Skidmore Saratoga Memory Project

Civic Life

Streets, buildings, and land divisions may be the most obvious features on a map, but each of these physical elements reflects how a community creates and uses its public and private spaces. Maps help us understand what matters to the people who live, work, and play in a town or city. The maps displayed here give a taste of some of the most enduring features of civic life – schools and voting districts, parades, and parks.

School Days

"The popular impression has been adverse to Saratoga as a place for schools--… because its educational advantages have not been adequately known."

     -- Saratoga as a National Education Center, Journal of Education, September 18, 1884, p. 187.

In 1812, the village of Saratoga Springs built its first schoolhouse, on a lot originally laid out for Gideon Putnam . Schools have been on city plans and pictorial maps of Saratoga ever since then, while maps and globes, in turn, were drawn or used in many classrooms. By constructing "one of the finest high school buildings in the state" in the 1880s, “many citizens and guests" sought to replace the “popular impression” that Saratoga Springs was “adverse… as a place for schools” with the idea that it was a “national education center.” Summer institutes as well as academic year offerings by a range of schools—the Temple Grove Seminary, Young Women’s Industrial Club (now Skidmore College), Saint Faith’s School, and Eastman Saratoga School of Business among them—suggest they had a point.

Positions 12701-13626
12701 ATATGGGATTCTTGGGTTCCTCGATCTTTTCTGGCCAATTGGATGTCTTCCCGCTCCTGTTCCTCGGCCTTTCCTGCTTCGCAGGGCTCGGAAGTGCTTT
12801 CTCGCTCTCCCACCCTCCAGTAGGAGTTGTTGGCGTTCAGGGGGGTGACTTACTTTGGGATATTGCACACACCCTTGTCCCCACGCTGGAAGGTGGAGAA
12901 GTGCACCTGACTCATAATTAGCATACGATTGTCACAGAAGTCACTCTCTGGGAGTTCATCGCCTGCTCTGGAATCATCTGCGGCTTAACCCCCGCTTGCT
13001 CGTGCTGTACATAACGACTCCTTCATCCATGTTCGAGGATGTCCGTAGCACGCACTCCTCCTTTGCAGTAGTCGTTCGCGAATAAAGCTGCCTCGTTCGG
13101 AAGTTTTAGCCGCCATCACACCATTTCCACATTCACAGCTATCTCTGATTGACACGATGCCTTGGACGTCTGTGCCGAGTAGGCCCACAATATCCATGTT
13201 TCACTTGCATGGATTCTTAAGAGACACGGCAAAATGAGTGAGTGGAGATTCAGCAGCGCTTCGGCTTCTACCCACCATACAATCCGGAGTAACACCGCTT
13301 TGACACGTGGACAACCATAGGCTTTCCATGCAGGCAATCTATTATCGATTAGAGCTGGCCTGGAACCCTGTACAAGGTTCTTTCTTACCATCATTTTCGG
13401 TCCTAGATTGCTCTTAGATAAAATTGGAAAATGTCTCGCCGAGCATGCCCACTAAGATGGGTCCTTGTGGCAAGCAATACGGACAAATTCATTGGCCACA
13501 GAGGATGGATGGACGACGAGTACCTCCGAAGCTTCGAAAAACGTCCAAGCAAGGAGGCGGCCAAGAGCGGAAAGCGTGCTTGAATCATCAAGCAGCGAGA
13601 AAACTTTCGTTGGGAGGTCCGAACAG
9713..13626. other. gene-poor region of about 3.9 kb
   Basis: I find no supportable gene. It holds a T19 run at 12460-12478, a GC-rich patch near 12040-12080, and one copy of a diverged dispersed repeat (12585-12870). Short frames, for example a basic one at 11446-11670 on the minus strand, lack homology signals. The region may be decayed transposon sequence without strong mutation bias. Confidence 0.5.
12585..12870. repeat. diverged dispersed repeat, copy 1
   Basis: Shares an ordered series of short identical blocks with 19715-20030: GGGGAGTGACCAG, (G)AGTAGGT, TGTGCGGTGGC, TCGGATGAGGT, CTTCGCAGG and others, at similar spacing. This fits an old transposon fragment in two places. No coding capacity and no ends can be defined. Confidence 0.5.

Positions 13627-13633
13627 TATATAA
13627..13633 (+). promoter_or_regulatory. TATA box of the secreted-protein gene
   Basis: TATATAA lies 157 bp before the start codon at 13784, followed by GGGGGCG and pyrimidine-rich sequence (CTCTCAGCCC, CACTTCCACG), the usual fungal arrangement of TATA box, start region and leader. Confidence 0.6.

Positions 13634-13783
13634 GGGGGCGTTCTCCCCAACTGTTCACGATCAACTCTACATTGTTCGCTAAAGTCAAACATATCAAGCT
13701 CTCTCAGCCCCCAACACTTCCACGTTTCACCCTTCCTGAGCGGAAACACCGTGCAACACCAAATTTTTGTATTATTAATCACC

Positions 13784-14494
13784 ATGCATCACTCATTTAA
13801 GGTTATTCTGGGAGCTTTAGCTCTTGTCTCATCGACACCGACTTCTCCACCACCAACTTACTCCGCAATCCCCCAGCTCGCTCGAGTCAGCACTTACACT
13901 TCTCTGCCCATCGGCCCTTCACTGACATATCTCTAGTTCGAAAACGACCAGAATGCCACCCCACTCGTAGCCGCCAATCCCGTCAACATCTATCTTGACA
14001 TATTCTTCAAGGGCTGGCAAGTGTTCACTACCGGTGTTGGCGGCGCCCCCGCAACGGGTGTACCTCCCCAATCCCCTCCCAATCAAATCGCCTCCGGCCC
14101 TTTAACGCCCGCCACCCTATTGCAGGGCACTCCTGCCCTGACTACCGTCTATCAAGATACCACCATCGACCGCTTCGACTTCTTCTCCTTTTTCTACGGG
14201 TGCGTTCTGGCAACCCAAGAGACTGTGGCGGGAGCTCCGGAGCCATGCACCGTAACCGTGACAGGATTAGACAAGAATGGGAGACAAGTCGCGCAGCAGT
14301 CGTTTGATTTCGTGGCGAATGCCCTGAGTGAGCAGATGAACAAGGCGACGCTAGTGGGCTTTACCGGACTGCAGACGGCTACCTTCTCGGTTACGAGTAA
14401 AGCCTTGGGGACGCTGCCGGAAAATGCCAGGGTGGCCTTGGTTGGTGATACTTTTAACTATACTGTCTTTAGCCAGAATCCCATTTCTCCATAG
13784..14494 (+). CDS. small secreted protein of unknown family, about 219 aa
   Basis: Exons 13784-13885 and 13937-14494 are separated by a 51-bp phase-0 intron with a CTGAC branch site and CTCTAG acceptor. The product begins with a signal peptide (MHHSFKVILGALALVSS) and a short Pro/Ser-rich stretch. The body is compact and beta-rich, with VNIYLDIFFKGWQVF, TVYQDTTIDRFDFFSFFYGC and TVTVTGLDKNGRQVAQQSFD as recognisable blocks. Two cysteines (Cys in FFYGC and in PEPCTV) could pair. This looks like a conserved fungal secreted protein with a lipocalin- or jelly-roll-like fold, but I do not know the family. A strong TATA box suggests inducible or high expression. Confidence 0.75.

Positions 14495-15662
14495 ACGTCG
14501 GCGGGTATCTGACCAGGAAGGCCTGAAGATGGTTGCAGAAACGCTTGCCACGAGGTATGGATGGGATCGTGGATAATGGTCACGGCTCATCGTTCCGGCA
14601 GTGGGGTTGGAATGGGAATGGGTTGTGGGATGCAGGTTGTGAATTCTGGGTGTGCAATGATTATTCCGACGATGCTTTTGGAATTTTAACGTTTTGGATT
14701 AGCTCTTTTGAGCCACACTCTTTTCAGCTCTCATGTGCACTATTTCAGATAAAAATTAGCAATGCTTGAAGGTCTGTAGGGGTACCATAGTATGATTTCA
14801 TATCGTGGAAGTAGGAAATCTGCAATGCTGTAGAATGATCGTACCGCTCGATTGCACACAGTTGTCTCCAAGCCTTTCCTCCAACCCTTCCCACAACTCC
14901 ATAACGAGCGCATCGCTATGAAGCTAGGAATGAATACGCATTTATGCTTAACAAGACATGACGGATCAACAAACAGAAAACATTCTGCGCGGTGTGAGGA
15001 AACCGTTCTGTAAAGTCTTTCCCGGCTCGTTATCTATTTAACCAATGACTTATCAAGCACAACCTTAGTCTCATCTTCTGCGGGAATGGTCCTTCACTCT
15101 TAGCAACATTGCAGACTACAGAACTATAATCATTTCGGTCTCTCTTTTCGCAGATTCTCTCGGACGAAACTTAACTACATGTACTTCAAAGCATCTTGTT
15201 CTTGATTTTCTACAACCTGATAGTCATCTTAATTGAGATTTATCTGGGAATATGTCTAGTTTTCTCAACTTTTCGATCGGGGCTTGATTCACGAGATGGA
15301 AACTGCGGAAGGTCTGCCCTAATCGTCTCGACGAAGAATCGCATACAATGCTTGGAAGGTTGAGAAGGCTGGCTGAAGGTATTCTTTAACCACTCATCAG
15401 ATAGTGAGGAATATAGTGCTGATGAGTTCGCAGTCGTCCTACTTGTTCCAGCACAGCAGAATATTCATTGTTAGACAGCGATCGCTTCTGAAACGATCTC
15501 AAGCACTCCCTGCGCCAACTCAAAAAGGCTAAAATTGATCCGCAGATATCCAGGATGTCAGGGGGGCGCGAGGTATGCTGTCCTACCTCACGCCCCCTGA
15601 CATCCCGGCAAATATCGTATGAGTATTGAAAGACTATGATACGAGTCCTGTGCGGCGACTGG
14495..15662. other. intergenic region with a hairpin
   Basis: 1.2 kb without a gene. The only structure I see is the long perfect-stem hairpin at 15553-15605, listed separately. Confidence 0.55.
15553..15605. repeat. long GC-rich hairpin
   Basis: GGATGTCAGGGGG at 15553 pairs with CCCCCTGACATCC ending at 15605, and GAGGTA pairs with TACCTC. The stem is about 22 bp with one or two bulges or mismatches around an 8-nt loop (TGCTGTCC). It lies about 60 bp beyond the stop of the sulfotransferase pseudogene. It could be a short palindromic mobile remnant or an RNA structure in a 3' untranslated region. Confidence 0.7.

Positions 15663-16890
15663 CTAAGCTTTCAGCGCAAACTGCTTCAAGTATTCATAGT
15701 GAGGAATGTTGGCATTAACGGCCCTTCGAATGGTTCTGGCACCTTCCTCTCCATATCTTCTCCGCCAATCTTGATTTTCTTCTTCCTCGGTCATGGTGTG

Today, Saratoga Springs, with a vibrant public school district and private and parochial schools and as home to Skidmore College and Empire State College, still lives up to the Journal of Education’s 1884 plan, Not only are schools on city maps, but plans of school buildings and campus maps are a steady staple of Saratoga Springs' cartography diet.

Saratoga Springs, N.Y.

1888 Burleigh

Commercial pictorial city maps appealed to nineteenth-century urban residents and tourists alike. This 1888 aerial view of Saratoga Springs by Troy-based lithographer L.R. Burleigh draws readers to a busy, tree-filled setting. Pictorial but realistic-looking buildings, monuments, and parks share space with an inset drawing of the Saratoga Race Track. The town water and gas works, machinery shops, a brickyard, and a cracker bakery highlight local business and infrastructure. The many religious institutions, schools, and parks emphasize Saratoga Springs’ vibrant civic institutions. Railway tracks weaving through downtown show where and how people arrived and departed on the Delaware and Hudson (D. & H. R.R.) and Falls (F.R.R.) Railroads.